The circa 1937 Stempson House is a vernacular style residence with Colonial Revival style elements. The house is significant due to its association with the Occoquan Workhouse and Reformatory, later known as Lorton Prison, which incorporated Progressive Era reform ideals, and for its association with the Women's Suffrage movement of the early 1900s.
In 1910, the land on which the Stempson House is located was purchased by the United States federal government for the prison. In 1937, amongst the Lorton Reformatory orchard trees, prisoners constructed a residence for a prison officer. Ultimately, the residence was converted for use by the prison security office.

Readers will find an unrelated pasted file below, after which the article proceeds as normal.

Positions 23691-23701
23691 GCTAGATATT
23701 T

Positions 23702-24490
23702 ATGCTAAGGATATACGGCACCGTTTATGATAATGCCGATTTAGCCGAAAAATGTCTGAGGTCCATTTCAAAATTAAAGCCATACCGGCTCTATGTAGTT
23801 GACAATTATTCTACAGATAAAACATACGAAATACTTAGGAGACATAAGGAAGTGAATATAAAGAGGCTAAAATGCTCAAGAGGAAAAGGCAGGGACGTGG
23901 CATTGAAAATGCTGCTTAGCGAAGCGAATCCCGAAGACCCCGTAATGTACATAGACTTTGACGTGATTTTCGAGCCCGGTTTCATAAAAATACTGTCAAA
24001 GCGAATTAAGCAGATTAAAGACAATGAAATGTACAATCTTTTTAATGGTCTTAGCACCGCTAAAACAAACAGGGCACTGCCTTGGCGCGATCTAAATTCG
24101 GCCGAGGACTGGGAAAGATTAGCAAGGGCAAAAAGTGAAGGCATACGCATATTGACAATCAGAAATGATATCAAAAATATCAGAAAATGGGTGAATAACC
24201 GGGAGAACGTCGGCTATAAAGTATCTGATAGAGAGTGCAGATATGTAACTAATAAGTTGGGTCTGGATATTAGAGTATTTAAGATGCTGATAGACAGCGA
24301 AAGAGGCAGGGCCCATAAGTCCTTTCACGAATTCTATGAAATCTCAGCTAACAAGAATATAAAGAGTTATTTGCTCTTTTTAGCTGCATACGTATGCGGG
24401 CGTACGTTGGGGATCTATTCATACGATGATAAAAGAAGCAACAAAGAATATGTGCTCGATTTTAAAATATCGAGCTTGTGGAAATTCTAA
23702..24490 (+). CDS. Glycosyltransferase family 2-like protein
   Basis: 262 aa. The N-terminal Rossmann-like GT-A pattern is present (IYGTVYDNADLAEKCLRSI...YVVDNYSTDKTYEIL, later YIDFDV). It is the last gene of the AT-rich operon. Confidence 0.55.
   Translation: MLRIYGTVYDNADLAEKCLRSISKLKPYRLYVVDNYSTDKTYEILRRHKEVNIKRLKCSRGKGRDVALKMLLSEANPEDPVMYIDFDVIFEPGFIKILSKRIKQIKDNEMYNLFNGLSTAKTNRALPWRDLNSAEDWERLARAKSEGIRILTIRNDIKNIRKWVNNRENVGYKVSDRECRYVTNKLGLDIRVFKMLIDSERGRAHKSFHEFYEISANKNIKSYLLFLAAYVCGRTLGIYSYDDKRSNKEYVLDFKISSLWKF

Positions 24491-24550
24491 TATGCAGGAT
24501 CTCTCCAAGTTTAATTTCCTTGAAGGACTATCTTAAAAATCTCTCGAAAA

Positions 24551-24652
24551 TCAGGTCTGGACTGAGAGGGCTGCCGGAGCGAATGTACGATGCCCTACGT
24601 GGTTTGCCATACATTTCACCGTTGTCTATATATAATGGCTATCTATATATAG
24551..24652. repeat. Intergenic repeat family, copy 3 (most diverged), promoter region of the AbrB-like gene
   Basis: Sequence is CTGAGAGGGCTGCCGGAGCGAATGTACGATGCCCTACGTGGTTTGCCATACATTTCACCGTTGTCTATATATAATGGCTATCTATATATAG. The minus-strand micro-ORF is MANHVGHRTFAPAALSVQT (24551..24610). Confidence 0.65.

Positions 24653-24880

The three bay by two bay frame house measures approximately 1,500 square feet with a garage of approximately 400 square feet. It has three porches. The basement walls, chimneys, portico floors, walkways and basement areaways are of brick construction. The construction materials and methods used are typical of residential housing construction in the early 1930s. The home has a living room, office, kitchen, dining room, 3 bedrooms, 1 full bath and 2 half baths and an unfinished attic.
12000 Government Center Pkwy
Fairfax, VA 22035